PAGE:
Making the case for Mr. Alright
I’ve recently become entranced by a woman who is single-handedly redefining what women want — if we’re to believe reports. Lori Gottlieb’s neatly-timed pre-Valentine’s book “Marry Him: The Case for Settling for Mr Good Enough” is based on an article she wrote for the Atlantic two years ago. And yes, I was surprised, too, that such a highbrow publication runs pieces on dating. I will certainly now be reading it more often.
Gottlieb’s argument is cut-throat and practical. Women on the dating market have a particular value, relating to their appearance and their youth. Many think, in their late twenties and early thirties, that they will meet the man of their dreams, but they’re WRONG! They won’t, she says, because “perfect” men won’t ever like ordinary women, who are doomed to hit their mid-thirties and find that they’re alone. As a London Times article put it earlier this week, “Woe betide the naive singleton who assumes her choice of men will widen, rather than narrow, with time.” Woe indeed.
In the Times interview, Gottlieb says, “I’m all for the feminist movement but I think what happened is we took certain feminist ideals — for instance, the idea of ‘you can have it all’, or ‘you deserve the best’, or girl power in general — and we applied that to dating.”
I avidly sought out all available accounts of Gottlieb’s stance, and traced it back to an article from five years ago, also in the Atlantic, called the XY files. There Gottlieb detailed how she broke up with her boyfriend because she didn’t love him, and became pregnant via artificial insemination because she wanted a child. She dreamed of the advice she might give her daughter when the daughter grew up (incidentally, she went on to give birth to a son):
“Perhaps by then I’ll be married to a man who was worth waiting for. But it’s equally possible that I’ll have revised my ‘somebody isn’t always better than nobody’ theory and will tell her that some partner might be better than no partner.”
She had one thing right.
As a girl/woman in her early 30s, I must accept that Gottlieb’s frantic warnings are aimed straight at me. I am one of the poor innocents of whom she speaks, blithely imagining I’m doing the right thing with my life, and little suspecting the disappointment that’s around the corner when my stock plummets.
I’ve considered her reasoning closely, and I partly agree. Let me explain. “Some guys aren’t worldly, but they’d make great dads,” Gottlieb asserts. “Or you walk into a room and start talking to this person who is 5’4″ and has an unfortunate nose, but he ‘gets’ you.” Er, yeah. It’s a sensible point — nobody’s perfect, and therefore the guy you could love might well not be.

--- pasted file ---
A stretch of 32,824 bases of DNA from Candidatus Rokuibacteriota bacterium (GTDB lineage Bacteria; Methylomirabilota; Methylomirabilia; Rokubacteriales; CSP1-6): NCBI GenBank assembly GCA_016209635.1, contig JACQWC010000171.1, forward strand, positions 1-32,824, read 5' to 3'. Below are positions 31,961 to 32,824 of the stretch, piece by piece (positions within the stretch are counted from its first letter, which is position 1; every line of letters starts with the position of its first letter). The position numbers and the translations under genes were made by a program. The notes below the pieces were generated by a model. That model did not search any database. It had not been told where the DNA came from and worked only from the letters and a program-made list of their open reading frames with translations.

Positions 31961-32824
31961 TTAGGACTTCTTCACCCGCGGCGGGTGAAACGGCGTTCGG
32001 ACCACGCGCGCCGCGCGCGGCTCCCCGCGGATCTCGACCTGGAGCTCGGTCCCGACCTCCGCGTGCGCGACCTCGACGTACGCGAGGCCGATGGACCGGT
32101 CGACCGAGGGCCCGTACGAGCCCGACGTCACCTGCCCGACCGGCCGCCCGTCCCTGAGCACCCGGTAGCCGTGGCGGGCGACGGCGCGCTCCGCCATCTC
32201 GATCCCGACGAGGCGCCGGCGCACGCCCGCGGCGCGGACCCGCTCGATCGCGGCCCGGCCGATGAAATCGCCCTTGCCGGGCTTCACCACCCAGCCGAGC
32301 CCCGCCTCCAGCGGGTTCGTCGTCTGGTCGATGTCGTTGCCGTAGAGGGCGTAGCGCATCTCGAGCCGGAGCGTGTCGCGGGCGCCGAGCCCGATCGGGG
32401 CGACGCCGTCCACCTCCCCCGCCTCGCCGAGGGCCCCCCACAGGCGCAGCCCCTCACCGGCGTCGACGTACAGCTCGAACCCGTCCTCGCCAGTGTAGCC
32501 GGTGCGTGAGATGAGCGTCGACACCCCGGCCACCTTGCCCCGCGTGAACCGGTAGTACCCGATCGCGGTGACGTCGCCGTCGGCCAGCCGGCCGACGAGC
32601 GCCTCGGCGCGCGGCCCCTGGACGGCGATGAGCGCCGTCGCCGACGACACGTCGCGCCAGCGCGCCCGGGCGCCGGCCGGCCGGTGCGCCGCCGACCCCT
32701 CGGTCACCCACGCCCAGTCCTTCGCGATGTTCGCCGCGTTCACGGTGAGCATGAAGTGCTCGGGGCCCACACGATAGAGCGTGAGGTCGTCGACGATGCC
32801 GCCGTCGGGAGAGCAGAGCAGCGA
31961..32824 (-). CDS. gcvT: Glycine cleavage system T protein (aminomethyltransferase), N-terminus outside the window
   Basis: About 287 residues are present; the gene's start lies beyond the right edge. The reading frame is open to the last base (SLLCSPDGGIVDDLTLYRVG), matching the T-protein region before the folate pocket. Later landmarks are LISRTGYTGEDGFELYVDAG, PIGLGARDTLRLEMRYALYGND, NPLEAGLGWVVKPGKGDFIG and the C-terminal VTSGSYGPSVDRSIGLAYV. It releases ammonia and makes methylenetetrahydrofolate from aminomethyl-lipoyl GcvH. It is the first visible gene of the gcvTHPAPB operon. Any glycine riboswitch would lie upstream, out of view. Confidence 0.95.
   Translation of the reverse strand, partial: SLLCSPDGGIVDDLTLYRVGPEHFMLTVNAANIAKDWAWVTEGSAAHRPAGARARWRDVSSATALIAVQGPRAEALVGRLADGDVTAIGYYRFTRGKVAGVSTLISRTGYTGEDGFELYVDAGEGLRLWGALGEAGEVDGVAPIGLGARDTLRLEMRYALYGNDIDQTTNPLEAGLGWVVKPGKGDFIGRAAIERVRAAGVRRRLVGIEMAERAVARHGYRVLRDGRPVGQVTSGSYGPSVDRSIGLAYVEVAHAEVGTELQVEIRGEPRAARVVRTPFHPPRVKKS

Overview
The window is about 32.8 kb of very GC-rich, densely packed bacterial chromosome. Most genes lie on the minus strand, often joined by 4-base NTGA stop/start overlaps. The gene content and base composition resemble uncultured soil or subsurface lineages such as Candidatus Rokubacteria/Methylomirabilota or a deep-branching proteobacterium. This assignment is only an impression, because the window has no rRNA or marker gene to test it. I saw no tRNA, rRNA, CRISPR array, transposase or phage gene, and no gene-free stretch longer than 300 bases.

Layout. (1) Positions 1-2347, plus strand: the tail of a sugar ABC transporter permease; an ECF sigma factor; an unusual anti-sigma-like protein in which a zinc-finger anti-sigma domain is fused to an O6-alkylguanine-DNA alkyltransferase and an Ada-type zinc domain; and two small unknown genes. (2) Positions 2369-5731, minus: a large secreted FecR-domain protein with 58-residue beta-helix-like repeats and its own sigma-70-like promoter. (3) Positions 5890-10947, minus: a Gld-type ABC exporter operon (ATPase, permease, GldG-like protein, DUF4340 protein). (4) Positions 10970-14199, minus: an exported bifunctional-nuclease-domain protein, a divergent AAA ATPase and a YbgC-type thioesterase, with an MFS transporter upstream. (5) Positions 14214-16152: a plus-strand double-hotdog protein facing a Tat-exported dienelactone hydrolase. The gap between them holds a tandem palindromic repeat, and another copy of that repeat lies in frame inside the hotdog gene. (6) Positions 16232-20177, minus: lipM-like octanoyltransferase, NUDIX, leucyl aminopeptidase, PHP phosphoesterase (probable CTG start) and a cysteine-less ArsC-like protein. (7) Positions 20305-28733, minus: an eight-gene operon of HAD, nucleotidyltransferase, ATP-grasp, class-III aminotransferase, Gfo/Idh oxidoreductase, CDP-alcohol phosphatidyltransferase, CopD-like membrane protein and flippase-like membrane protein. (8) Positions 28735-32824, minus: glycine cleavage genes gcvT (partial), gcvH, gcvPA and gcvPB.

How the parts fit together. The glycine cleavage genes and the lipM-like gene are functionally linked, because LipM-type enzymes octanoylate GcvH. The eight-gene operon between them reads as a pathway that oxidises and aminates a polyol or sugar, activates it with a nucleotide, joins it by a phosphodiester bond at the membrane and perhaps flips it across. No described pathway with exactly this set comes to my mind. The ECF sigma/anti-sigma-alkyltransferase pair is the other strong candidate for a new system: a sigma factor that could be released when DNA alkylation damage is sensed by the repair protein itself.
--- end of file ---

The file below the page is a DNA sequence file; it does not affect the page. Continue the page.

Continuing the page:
But the thing with Gottlieb is that like many polemical writers, she makes her case by extremes. It’s not a question of meeting someone nice who happens not to be tall or rich — both of which are superficial traits — and “settling” (as she puts it) because you get along with him, or her. For Gottlieb, it’s an issue of total passion v. total tedium. In her dystopian marital vision she even proposes the relationship of Will and Grace as an ideal (Will’s gay).
For example: “So if you rarely see your husband—but he’s a decent guy who takes out the trash and sets up the baby gear, and he provides a second income that allows you to spend time with your child instead of working 60 hours a week to support a family on your own—how much does it matter whether the guy you marry is The One?”
Mr. Good Enough is a bland creature, falling somewhere between a provider of cash and a babysitter. Despite her recommendations Gottlieb’s distaste for him is palpable. This puts her in a difficult position, because if she so dislikes Mr. Alright, it will be tough for her to settle for him. She is still single.
In the past her criteria in locating The One have apparently been rigid. She always believed marriage should have a “divine spark.” “Many of the guys I dated possessed these qualities, but if one of them lacked a certain degree of kindness, another didn’t seem emotionally stable enough, and another’s values clashed with mine. Others were sweet but so boring that I preferred reading during dinner to sitting through another tedious conversation. I also dated someone who appeared to be highly compatible with me—we had much in common, and strong physical chemistry—but while our sensibilities were similar, they proved to be a half-note off, so we never quite felt in harmony, or never viewed the world through quite the same lens.”
I’m sorry, but I just don’t know what half-note-off sensibilities are. And I thought reading at the table was rather rude. What would we say if a man did that? Gottlieb’s article is not that long, yet the word “tedious” features twice, and “boring” twice also.
The “tedious” Mr. Good Enough is not a creature of the real world, as Gottlieb’s trying to persuade us young women; he is a construction of her own neurotic mind. And although she says she’s already in therapy, the supposed existence of this man is, I suggest, nothing more than proof that she needs to keep going.